I don’t know why, but change is scary. It is. Super scary. Because it’s unknown.
Oh, is that why then? Change is scary because it is unknown? But why is the unknown so scary?
My husband and I have recently switched cell phone providers. During this process we changed who is on the plan, which carrier we are using, the type of plan, and our phones. That is a lot of changes all at once. And these changes seem to be even scarier for me because I had been on the same carrier with the same people for the past six or seven years. And I’ve had the same phone for the last four and half years.
I was happy with everything to do with our cell phones except for one big thing: the price. We wanted to pay less money per month on our phone bill and were even willing to sacrifice some features or coverage do to that.
We did a lot of research beforehand. It was harder to find phones with which we were happy than we thought. I was very nervous when it came time to actually buy the phones. So nervous. What if it doesn’t work out? What if I hate it? What if it really costs more than I think? All uknowns. All scary.
Despite our research, things did turn out to be different than our new provider advertised. We didn’t have a very big selection of phones to choose from. The phones turned out to be more expensive than advertised (pray that they honor the mail-in rebate for us, readers). We’re paying a little bit more per month than we thought we’d be (but we’re still paying 36% less than before, which is good since that was the whole point of switching).
And that was all scary. Before we switched, while we were switching, even still while we are learning to navigate our new phones after the switch. There was definitely several times that I had to remind myself like a mantra, We’re still saving money. They’re just phones. We’re still saving money. It’s just a phone.
I think because I was so happy with my old phone, it made the process a little more difficult. Why was I getting rid of a good thing? It had been good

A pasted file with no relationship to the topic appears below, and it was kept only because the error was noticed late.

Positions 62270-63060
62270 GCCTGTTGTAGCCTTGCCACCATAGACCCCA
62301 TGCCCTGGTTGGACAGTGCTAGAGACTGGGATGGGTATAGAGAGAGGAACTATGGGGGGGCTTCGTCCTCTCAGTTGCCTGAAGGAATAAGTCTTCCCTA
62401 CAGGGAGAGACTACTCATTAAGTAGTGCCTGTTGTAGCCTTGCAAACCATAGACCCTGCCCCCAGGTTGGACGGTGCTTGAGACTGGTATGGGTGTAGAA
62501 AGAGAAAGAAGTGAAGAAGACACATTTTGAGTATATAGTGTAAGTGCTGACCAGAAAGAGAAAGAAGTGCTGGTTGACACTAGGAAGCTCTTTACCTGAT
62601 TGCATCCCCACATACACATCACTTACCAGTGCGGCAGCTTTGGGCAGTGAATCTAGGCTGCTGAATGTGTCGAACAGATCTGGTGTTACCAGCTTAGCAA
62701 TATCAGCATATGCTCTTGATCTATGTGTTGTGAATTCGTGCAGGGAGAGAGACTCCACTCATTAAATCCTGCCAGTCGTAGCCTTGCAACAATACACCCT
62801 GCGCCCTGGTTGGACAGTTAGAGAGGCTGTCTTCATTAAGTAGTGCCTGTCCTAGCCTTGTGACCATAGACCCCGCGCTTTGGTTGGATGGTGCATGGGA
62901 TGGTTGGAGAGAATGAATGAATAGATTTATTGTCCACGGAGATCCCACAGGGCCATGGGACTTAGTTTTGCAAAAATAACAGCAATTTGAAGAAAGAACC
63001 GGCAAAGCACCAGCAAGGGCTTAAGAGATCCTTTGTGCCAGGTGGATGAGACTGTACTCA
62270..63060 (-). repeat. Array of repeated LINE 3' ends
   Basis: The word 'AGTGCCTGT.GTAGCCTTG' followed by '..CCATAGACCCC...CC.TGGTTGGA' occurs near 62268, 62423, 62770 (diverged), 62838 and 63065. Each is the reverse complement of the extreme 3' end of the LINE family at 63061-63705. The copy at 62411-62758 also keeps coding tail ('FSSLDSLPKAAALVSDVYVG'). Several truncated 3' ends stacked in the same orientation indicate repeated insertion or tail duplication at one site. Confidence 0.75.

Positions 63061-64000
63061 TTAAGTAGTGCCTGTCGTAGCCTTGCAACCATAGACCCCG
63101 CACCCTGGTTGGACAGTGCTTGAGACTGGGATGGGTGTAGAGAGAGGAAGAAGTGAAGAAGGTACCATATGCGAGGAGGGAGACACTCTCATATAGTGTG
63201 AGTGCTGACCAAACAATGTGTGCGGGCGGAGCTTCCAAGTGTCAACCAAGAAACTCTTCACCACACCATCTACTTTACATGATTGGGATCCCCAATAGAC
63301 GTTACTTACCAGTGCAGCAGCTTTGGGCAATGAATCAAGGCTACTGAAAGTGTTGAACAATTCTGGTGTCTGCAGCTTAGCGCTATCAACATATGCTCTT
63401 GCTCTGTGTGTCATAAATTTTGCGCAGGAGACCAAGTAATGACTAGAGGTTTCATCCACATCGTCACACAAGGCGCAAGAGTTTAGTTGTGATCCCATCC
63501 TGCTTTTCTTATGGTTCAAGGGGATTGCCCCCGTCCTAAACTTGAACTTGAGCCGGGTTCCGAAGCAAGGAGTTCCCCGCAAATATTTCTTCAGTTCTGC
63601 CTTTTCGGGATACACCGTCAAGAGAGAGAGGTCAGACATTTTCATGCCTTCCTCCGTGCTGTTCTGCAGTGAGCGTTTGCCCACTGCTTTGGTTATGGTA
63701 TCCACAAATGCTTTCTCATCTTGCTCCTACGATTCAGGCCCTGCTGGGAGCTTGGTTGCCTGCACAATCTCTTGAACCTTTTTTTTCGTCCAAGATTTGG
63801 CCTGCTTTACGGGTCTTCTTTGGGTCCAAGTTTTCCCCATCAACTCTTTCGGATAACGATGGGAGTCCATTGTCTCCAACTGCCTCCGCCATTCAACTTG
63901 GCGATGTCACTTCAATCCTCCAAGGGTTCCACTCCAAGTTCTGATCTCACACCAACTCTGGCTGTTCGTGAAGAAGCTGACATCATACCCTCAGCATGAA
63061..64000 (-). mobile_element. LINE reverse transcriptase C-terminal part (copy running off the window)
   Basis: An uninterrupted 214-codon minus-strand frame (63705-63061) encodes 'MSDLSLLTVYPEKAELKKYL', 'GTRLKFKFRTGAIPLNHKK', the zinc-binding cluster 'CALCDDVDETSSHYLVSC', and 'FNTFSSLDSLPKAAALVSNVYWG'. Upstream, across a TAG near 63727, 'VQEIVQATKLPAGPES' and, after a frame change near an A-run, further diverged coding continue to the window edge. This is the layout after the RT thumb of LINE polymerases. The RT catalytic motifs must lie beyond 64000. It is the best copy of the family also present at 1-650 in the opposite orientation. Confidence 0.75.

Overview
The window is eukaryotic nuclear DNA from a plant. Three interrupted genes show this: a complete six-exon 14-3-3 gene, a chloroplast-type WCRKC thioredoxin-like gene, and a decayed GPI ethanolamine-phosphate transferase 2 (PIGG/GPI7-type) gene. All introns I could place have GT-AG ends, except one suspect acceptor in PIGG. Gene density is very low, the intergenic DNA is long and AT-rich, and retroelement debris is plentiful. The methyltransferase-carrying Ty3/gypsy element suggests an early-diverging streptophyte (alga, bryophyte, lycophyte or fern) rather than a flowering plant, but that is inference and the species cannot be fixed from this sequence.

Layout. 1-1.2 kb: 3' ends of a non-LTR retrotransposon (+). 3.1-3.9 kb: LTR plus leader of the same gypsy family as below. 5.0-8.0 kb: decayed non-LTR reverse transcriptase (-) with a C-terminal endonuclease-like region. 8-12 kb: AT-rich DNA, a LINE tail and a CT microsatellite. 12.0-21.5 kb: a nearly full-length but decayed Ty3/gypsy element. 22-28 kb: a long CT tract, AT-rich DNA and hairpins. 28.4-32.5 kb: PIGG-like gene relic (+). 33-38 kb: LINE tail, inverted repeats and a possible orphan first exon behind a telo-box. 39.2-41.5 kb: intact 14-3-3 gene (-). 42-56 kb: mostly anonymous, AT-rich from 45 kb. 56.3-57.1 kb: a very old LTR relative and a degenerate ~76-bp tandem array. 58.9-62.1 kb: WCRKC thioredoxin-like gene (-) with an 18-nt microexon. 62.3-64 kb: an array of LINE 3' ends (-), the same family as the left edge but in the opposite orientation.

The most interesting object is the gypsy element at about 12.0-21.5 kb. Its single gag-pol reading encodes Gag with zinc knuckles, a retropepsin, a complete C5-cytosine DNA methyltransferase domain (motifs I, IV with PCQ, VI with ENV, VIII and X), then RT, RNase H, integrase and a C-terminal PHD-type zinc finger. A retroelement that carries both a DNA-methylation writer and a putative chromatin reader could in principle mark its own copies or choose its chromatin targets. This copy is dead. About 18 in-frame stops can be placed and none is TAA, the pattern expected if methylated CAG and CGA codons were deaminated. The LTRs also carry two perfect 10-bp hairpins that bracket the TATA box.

to for me. I liked it. It was easy to use. It was nice. We’ve been together such a long time. I had so many memories connected with that phone. It’s just a phone.
Even though my happiness with it probably made it more difficult, I think it was still a good thing to let it go. I don’t want to be so attached to an object. It was really good while it lasted, but there are good reasons to move on from it now. I will still have my memories, even after I stop using that phone and even after it’s gone. The memories are my own, not the phone’s. Maybe I will even forget that phone and all my old phones one day and only remember the important things — the people I was with and the places I went.
Switching was a scary process. Jumping into a pool at night where the water is black as the sky and you can’t see the bottom (even though you researched what a pool should be like). But I’m still alive. Not only that, but I’m saving money and I can still call, text, media message, and get directions. I still have a calculator, an alarm, the weather, and the internet at my fingertips. Maybe the internet or GPS won’t work sometimes. Ah, well. I’ll figure it out.
I want to make changes in my life so that my life will be easier, simpler, and more enjoyable. (Easier for me also means less expensive because then we won’t have to work as hard to afford something.) Sometimes the process of going through those changes can seem like it’s doing the exact opposite to my life, making it more difficult, complicated, and irksome, but that doesn’t mean it won’t be worth it at the end of the tunnel.
It’s simple enough to understand, but not so easy in practice: If you want your life to be different, you’re going to have to make changes.
Scary, right? You can do it. I’m here for you.